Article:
Browse Exhibits (71 total)
How the use of the canals has changed because of the industrial needs of Ohio and how that has also changed the landscape of Northeast Ohio. You can view an interactive timeline and read the memories of Captain Pearl R. Nye. With the completion of New York's Erie Canal in 1825 and as the canals opened in Ohio, Ohio became less isolated from the rest of the country. Prices for agricultural produce, wages and canal construction costs rose. For 25 years the canals were the principal means of transportation of both freight and passengers within Ohio.
This exhibit will explore the reasons for the creation of the automobile and the automobile industry. We will pay particular attention to the begining of the auto industry in the United States with a particular emphasis on the Winton car company in Cleveland.
The East Ohio Gas Company Explosion and subsequent fire took place on Friday, 20 Oct. 1944, when a tank containing liquid natural gas equivalent to 90 million cubic feet exploded, setting off the most disastrous fire in Cleveland's history. This exhibit will focus on the impact of that event on the people and city of Cleveland.
This exhibit examines the Cuyahoga River Fires. Cleveland's reputation was severely damaged as the result of June 22, 1969 fire. This fire would draw national attention about the pollution of Lake Erie and rivers and streams that feed it Rivers were not uncommon thing catching fire in United States during the 20th Century. The downfall of American environment would lead to the creation of EPA Environmental Protection Agency and the Clean Water Act of 1972.
Cahoon Memorial Park contains 115 acres of public space operated by the city of Bay Village within the restrictions accepted from the will and testement of the donar, Ida Maria Cahoon. The restrictions prohibit non Bay Village residents from using the park, and prohibits alcohol sales and consumption, as well as gaming at any time, or organized sporting activities on Sundays. The park has served as a center for civic activity and the restrictions imposed on the park has helped the city develope in a in a fashion that promotes demographic homogeneity.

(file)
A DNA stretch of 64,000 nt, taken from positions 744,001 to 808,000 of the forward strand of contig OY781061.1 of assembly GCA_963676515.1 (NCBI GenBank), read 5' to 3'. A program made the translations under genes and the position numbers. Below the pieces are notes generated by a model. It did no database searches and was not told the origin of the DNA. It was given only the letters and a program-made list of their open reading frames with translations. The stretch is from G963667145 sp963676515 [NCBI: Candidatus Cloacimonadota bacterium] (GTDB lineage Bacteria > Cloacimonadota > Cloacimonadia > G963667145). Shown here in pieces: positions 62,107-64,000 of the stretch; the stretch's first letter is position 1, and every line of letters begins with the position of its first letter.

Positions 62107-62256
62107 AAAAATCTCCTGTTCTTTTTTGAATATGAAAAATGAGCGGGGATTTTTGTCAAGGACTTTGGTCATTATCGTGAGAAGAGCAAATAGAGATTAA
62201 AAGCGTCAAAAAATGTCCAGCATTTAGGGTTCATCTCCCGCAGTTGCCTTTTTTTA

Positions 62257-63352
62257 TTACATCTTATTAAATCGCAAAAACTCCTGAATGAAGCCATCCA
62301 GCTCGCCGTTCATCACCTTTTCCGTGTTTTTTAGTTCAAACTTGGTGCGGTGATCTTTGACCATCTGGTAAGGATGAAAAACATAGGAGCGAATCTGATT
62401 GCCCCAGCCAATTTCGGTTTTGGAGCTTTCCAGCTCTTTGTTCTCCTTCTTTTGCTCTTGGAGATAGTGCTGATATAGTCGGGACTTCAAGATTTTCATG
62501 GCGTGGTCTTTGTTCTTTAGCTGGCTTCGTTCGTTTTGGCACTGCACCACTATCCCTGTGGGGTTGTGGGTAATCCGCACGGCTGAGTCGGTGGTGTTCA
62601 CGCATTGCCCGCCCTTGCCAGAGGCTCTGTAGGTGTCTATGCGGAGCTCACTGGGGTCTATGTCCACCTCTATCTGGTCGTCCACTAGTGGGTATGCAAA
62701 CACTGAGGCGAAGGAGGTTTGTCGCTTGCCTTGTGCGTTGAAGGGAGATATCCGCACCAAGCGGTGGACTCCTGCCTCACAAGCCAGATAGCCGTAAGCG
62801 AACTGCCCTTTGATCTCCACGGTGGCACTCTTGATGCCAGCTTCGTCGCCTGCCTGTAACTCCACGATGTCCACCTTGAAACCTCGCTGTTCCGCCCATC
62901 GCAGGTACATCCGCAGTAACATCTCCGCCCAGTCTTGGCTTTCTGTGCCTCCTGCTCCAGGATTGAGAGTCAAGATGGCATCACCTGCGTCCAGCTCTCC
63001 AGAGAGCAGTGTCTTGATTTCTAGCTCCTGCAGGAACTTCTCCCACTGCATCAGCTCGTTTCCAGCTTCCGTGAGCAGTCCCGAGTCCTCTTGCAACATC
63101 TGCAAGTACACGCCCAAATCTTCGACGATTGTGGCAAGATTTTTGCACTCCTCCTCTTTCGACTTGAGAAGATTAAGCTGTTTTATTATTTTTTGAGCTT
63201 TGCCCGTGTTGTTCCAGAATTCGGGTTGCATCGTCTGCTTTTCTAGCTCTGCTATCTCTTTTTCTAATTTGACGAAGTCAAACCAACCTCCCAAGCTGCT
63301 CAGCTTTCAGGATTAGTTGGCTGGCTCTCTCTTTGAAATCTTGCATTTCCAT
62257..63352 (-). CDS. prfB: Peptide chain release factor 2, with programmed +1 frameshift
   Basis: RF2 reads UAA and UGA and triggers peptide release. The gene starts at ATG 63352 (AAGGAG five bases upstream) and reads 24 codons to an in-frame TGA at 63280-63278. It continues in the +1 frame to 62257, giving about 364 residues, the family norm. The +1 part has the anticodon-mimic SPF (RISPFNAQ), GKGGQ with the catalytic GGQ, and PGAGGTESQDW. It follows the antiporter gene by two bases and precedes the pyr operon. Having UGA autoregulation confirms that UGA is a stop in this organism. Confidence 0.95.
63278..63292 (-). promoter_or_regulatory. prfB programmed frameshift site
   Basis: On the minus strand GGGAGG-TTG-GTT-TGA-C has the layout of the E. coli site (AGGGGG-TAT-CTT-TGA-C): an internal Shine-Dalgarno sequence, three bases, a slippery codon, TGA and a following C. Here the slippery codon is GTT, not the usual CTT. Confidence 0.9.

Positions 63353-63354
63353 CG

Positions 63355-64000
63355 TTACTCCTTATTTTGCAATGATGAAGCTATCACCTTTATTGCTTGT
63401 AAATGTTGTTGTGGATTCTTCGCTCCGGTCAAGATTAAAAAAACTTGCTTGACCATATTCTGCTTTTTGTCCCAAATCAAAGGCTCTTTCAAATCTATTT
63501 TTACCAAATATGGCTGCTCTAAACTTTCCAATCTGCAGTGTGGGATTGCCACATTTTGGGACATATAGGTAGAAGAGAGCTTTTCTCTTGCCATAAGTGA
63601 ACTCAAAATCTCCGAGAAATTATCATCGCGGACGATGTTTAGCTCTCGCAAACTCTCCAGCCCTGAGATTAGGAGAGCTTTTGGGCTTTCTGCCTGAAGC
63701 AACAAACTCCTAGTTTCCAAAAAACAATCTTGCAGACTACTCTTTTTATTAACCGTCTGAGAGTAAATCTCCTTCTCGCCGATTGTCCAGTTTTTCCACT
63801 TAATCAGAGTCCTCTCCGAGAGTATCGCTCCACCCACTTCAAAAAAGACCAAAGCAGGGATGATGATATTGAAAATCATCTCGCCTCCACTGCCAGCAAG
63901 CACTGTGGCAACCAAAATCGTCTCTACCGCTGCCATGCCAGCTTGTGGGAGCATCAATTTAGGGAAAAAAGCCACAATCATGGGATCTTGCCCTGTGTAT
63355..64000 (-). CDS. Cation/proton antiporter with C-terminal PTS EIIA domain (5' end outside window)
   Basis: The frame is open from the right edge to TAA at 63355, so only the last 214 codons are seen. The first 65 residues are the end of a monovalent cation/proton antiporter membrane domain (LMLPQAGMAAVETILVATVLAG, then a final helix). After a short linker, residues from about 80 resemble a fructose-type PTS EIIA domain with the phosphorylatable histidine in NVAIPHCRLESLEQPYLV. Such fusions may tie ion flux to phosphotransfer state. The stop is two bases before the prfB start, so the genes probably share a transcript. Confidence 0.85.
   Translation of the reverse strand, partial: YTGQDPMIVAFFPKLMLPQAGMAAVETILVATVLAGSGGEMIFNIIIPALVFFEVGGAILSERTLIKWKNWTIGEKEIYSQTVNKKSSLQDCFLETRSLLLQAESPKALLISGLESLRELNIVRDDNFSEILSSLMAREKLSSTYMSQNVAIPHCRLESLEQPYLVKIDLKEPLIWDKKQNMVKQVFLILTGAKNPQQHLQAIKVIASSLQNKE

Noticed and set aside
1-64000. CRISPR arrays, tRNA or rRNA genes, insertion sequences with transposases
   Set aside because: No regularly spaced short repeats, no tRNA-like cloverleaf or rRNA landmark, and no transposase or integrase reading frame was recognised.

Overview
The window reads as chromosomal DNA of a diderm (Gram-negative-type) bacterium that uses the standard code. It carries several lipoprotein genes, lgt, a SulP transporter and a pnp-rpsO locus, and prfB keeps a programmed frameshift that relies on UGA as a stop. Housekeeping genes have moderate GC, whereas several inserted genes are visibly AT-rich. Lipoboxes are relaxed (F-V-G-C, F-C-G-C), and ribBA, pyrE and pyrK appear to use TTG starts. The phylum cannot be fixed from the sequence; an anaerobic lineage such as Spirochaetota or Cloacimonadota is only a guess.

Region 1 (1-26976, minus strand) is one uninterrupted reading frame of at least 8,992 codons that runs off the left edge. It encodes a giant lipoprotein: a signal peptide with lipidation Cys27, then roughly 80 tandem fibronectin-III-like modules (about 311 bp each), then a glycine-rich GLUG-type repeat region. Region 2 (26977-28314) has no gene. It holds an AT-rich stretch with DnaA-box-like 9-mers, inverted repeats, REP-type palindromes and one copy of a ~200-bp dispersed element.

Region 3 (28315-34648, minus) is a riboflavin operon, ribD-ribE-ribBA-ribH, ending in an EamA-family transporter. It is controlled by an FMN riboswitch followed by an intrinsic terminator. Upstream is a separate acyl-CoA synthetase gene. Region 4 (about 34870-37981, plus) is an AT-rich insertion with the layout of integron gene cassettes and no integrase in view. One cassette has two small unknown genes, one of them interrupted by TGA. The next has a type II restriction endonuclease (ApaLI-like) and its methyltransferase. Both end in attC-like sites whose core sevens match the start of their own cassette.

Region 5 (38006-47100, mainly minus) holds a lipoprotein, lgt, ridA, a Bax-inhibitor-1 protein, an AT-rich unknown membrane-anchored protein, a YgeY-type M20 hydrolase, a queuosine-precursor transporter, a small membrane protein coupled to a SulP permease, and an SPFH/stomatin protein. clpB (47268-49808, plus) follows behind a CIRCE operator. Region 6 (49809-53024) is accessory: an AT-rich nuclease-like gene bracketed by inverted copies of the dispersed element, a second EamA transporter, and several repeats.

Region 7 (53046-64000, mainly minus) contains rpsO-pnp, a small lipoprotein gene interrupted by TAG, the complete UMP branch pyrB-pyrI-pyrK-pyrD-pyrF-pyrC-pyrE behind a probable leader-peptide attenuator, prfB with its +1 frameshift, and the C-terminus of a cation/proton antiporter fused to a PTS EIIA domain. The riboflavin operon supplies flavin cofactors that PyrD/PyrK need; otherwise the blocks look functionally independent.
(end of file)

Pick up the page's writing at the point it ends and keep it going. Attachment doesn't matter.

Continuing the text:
This exhibit explores how children were used in the workforce during the late 1800's and early 1900's. It also shows the birth of Settlement Houses to meet the needs of children during this period.
"Anyone who falls in the Cuyahoga, does not drown, ... he decays." (TIME Magazine. Aug. 1, 1969). For dedades pollution on the Cuyahoga River was out of control. National attention was drawn to the pollution problem with information about the Cuyahoga River fire of June 22, 1969 appearing in the widely publicized TIME issue of the Ted Kennedy scandal of Chappaquiddick. That along with efforts by then mayor Carl Stokes, sparked the interaction of community groups, the city of Cleveland, the state of Ohio and the federal government to attack polluted water ways.
This exhibit will look at some of the boats, tools, and men who have been influencial in Great Lakes shipping and have connections to Clevealand, Ohio. Many of the ships shown are from the Cleveland-Cliffs fleet which was one of the major companies in the iron ore industry.
The Cleveland Central Market played an important role in the history of Cleveland. The market created a space for people to sell their products. It also created a safe and controlled area to purchase food. The Central Market was very beneficial to the city but for most of its existence the market was seen as an eyesore. The city constantly fought to close the Central Market even though it was used by many people.
This exhibit explores the socio-economic reasons for the development of the greater Cleveland area.